Indication: It is indicated in prophylaxis of iron deficiency especially when inadequate diet calls for supplementary zinc and iron during pregnancy and anemia.
Ferrous ascorbate is a synthetic molecule of ascorbic acid and iron. Ascorbic acid enhances absorption of iron. Ascorbic acid reduces ferric iron to ferrous iron, which remains soluble even at neutral pH. Ferrous form is absorbed thrice as much as ferric form of iron.
If a pregnant woman has an adequate amount of ferrous ascorbate in the body, it would help her to avoid having an anemia sickness during pregnancy and in addition to that it also boosts the immune system of the mother and the baby.This is the reason why, it is highly recommended that every pregnant woman should start taking ferrous ascorbate especially during the early stages of pregnancy and even before pregnancy.
Folic acid is a B vitamin (vitamin B9). It helps to protect your unborn baby from developing neural tube defects. Folic acid may also help to prevent other birth defects, such as a cleft palate.
The most common neural tube defects are:
● Spina bifida, an incomplete closure of the spinal cord and spinal column
● Anencephaly, severe underdevelopment of the brain
● Encephalocele, when brain tissue protrudes out to the skin from an abnormal opening in the skull.
All of these defects happen during the first 28 days of pregnancy — usually before a woman even knows she's pregnant.
That's why it's so important for all women of childbearing age to get enough folic acid — not just those who are planning to become pregnant. Only 50% of pregnancies are planned, so any woman who could become pregnant should make sure she's getting enough folic acid.
On mother's side, Folic acid is good too, as it works with vitamin B12 to form healthy red blood cells. Not having enough folic acid can cause you to have a type of anaemia. The other, more common type of anaemia, is due to a lack of iron.
Methylcobalamin is a form of Vitamin B12, a vitamin that has strong effects on the brain and nervous system while also being important for cell growth and reproduction. Adequate intake of methylcobalamin is especially important for pregnant women, as a severe deficiency can have disastrous consequences on the developing nervous system of a fetus, yet be difficult to detect.
In the body, methylcobalamin is used in a variety of processes, including: the production of red and white blood cells, the regeneration of RNA and DNA, the conversion of fats, carbohydrates, and protein to energy, the synthesizing of proteins and fats, nerve cell and sheath maintenance, methylations (a type of chemical reaction affecting DNA expression), brain function maintenance, choline synthesis, maintenance of epithelial and mucous membrane cells, maintenance of normal bone marrow, and maintenance of a normal gastrointestinal tract.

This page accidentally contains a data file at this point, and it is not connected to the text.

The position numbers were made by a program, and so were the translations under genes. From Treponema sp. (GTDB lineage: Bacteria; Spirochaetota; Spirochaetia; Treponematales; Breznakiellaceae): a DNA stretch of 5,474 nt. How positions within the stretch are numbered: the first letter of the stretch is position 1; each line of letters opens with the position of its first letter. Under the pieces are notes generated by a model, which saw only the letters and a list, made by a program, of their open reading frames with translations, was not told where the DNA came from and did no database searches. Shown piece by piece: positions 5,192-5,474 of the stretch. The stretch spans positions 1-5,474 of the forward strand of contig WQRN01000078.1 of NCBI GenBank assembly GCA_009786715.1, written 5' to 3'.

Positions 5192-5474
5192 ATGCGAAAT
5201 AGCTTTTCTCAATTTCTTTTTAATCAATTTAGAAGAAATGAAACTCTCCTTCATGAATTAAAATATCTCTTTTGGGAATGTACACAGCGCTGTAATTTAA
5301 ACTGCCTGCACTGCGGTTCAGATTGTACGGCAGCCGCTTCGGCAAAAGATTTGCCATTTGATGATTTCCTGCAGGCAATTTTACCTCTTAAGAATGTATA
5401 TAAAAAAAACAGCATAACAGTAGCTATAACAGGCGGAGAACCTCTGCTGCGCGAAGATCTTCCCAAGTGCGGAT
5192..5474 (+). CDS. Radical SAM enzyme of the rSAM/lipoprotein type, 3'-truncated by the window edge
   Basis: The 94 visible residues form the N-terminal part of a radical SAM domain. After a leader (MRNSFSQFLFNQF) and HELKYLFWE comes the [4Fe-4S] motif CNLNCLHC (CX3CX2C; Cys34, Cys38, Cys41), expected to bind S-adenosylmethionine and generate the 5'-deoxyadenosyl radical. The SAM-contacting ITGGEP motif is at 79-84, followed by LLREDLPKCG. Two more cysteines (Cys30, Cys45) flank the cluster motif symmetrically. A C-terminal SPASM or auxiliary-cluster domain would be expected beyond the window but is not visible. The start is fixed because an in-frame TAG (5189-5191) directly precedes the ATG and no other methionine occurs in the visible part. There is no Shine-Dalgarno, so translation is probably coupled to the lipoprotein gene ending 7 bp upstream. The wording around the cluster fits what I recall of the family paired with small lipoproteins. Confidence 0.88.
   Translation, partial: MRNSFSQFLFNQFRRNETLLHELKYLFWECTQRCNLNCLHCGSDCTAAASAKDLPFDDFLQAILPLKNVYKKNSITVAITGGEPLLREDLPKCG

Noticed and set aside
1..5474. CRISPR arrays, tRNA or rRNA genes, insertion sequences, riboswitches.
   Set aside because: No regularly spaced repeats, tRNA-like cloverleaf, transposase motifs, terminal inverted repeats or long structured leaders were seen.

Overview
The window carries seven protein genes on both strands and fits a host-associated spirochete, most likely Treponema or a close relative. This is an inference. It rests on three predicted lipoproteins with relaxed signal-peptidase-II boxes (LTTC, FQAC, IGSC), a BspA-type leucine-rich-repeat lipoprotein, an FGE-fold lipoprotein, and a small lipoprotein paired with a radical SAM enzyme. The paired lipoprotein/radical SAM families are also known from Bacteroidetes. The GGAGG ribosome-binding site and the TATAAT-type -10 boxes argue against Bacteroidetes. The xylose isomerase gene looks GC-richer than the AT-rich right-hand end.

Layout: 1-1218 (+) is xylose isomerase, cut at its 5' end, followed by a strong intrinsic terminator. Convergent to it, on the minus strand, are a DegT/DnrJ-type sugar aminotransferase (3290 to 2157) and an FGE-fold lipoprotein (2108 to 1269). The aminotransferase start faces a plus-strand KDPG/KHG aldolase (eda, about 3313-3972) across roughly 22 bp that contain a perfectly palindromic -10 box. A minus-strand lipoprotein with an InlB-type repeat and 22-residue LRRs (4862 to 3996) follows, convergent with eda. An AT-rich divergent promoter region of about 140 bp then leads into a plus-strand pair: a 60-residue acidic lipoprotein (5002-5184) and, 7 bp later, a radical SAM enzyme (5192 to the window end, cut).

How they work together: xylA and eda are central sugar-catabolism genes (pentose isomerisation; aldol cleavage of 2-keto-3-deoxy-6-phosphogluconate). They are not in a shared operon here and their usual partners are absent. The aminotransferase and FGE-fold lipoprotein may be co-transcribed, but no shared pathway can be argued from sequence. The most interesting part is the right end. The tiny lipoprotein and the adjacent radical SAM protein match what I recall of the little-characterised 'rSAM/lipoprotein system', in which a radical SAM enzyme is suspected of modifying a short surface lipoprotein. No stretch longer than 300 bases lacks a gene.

Vitamin D is a steroid vitamin from a group of fat-soluble pro hormones. Vitamin D and pregnancy are important together. Expecting mothers need to make sure they get the recommended amounts of vitamin D during pregnancy for both their own well being and the healthy development of their baby. The most significant compounds for human development are D2 and D3.
Vitamin D now has extensive research supporting its role in immune function, healthy cell division and bone health. Vitamin D is necessary for the absorption and metabolism of calcium and phosphorus. Vitamin D invests in the well-being of your baby by supporting healthy bone development. Deficiency with vitamin D is also related to preeclampsia.
Vitamin D deficiency is thought to be common among pregnant women, particularly during the winter months, and has been found to be associated with an increased risk of pre-eclampsia, gestational diabetes mellitus, preterm birth, and other tissue-specific conditions.
Zinc is an essential mineral known to be important for many biological functions including protein synthesis, cellular division and nucleic acid metabolism. Severe zinc deficiency is rare in humans, but mild to moderate deficiency may be common, especially in populations with low consumption of zinc-rich animal-source foods and high intakes of foods rich in phytates, which inhibit zinc absorption. It is estimated that over 80% of pregnant women worldwide have inadequate zinc intake.
It has been suggested that maternal zinc deficiency may compromise infant development and lead to poor birth outcomes. Low plasma zinc concentrations reduce placental zinc transport and may affect the supply of zinc to the fetus. Zinc deficiency also alters circulating levels of a number of hormones associated with the onset of labour, and because zinc is essential for normal immune function, deficiency may contribute to systemic and intra-uterine infections, both major causes of pre-term birth. Low birth weight and prematurity are significant risk factors for neonatal and infant morbidity and mortality. Zinc supplementation may improve pregnancy outcomes for mothers and infants.
Common side-effects include:
Constipation; darkened or green stools; diarrhea; loss of appetite; nausea; stomach cramps, pain, or upset; vomiting.
Do not use this combination if,
● you are allergic to any ingredient in this combination
● you have certain iron metabolism problems or high levels of iron in your blood
Store in a cool, dry place